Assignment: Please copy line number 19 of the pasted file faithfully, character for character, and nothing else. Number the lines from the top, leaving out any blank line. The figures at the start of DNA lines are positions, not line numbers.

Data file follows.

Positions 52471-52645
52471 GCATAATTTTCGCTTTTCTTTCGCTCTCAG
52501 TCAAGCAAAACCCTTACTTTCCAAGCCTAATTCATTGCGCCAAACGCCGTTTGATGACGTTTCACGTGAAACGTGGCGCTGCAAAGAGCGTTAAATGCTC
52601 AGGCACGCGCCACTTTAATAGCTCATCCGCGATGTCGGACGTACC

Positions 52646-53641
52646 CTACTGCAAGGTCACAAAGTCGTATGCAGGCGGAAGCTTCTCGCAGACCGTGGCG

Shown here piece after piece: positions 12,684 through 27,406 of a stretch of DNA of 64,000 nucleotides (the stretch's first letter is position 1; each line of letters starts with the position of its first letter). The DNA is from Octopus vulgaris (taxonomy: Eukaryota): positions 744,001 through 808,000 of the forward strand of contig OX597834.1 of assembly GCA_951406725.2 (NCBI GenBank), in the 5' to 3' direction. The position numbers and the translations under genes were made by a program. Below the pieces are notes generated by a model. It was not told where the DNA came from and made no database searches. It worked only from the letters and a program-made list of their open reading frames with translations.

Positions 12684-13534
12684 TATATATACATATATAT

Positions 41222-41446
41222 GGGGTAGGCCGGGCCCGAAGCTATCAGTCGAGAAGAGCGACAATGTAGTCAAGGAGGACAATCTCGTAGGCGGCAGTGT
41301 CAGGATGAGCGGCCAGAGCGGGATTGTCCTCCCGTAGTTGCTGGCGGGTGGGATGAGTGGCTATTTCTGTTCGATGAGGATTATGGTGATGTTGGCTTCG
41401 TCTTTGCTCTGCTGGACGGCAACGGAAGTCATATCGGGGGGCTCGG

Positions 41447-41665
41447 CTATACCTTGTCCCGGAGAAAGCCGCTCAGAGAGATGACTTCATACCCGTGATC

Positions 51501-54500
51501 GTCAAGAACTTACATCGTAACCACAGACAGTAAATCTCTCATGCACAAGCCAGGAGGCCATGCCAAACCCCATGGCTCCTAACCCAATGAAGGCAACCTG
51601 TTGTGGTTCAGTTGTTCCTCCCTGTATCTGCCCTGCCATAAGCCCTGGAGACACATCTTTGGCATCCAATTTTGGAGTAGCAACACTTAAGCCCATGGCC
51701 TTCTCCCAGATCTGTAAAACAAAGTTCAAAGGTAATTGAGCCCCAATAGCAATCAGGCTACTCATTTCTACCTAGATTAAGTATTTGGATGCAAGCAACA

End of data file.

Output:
51701 TTCTCCCAGATCTGTAAAACAAAGTTCAAAGGTAATTGAGCCCCAATAGCAATCAGGCTACTCATTTCTACCTAGATTAAGTATTTGGATGCAAGCAACA